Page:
Pounding the streets. Looking at nothing but seeing everything
I have made reference to this story a number of times before, but seems appropriate to raise it again.
On the 9th February 1858, Charles Dickens gave a speech before one of his readings of A Christmas Carol. He described an incident that he had witnessed during one of his night time roams through the city - where he had "pounded the streets of London, looking at nothing but seeing everything. "
… There lay, in an old egg-box, which the mother had begged from a shop, a feeble, wasted, wan, sick child. With his little wasted face, and his little hot worn hands folded over his breast, and his little bright attentive eyes, I can see him now, as I have seen him for several years, looking steadily at us. There he lay in his little frail box, which was not at all a bad emblem of the little body from which he was slowly parting - there he lay quite quiet, quite patient, saying never a word. He seldom cried, the mother said, he seldom complained. He lay there, seeming to wonder what it was all about. God knows, I thought, as I stood looking at him, he had his reasons for wondering - and why, in the name of a gracious God, such things should be.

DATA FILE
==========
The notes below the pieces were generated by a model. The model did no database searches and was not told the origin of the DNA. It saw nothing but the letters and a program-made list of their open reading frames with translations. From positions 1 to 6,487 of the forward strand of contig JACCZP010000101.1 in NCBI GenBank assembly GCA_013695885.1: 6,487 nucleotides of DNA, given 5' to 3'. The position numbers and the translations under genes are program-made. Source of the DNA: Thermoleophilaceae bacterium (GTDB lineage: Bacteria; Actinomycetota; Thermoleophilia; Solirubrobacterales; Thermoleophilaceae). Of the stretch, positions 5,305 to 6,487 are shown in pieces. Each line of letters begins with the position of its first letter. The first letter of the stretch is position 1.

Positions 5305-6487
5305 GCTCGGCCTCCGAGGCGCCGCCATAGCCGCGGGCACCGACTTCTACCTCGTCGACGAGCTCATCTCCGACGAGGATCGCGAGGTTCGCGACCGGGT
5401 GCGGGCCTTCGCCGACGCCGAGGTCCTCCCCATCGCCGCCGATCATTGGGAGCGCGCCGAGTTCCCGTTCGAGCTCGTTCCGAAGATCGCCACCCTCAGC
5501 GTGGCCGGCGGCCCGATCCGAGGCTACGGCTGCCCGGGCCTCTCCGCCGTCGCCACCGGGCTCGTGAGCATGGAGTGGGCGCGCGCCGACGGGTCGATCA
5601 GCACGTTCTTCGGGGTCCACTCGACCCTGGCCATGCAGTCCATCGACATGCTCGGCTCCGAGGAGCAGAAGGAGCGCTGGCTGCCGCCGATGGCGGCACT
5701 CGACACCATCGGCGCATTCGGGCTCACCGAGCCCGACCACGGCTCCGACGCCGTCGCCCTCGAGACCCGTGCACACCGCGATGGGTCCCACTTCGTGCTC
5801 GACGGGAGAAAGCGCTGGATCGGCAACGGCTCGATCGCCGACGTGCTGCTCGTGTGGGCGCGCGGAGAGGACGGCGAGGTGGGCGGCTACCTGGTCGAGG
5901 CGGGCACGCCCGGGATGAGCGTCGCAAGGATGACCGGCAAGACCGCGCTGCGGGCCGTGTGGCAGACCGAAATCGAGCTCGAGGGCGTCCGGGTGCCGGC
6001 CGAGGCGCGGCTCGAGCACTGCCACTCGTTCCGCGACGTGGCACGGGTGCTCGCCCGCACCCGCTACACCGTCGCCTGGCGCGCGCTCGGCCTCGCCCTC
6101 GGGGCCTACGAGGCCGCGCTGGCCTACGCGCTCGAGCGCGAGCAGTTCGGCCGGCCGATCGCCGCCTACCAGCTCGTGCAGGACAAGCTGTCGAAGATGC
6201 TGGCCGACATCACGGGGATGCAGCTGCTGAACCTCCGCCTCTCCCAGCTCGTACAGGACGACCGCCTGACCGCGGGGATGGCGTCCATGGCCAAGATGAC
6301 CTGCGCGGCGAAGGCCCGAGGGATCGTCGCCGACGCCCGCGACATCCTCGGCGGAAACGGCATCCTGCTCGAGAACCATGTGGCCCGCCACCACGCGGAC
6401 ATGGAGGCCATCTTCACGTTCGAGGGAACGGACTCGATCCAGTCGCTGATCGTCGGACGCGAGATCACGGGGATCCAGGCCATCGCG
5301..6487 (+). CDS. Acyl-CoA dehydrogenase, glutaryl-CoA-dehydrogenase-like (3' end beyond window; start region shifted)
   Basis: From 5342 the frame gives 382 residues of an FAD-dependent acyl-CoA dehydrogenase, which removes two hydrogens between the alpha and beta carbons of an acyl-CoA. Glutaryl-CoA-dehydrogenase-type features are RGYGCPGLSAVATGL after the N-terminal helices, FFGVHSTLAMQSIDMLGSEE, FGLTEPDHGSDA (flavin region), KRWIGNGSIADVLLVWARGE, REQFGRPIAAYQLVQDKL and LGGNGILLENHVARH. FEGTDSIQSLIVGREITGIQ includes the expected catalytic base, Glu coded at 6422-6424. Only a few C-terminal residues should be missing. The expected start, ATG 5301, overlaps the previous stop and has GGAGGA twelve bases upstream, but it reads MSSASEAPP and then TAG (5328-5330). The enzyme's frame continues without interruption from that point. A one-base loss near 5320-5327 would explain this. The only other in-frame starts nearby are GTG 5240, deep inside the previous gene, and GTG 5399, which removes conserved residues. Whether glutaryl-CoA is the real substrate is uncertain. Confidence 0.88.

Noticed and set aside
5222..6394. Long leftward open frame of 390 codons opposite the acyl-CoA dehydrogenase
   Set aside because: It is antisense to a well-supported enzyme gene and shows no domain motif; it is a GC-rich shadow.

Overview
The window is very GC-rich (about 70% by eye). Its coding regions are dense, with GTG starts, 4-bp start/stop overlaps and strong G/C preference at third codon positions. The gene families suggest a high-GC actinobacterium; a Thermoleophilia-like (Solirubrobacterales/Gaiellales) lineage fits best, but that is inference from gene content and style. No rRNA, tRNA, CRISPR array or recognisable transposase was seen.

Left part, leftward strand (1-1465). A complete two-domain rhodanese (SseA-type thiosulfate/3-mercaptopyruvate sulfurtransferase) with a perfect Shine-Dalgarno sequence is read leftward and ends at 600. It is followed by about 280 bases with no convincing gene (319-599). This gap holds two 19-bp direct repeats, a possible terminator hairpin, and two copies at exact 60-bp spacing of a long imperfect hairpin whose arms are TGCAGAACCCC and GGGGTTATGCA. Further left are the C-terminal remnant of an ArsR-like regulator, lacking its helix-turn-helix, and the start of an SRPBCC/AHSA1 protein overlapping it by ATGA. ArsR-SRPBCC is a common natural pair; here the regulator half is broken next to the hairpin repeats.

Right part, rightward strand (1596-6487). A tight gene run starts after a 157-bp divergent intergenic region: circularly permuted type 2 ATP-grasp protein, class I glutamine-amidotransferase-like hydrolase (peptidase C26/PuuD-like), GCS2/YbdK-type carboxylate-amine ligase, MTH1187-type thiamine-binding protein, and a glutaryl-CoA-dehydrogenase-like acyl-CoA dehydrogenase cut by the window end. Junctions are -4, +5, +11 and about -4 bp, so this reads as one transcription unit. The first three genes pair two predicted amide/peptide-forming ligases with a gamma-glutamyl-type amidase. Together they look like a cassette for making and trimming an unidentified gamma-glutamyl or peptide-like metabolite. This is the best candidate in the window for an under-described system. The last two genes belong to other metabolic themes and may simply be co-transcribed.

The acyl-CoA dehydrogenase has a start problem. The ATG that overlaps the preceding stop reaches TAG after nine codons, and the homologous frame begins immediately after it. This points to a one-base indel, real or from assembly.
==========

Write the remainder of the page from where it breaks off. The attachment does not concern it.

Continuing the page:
It was also the year Charles Dickens became president of the Great Ormond Street Children's Hospital Appeal.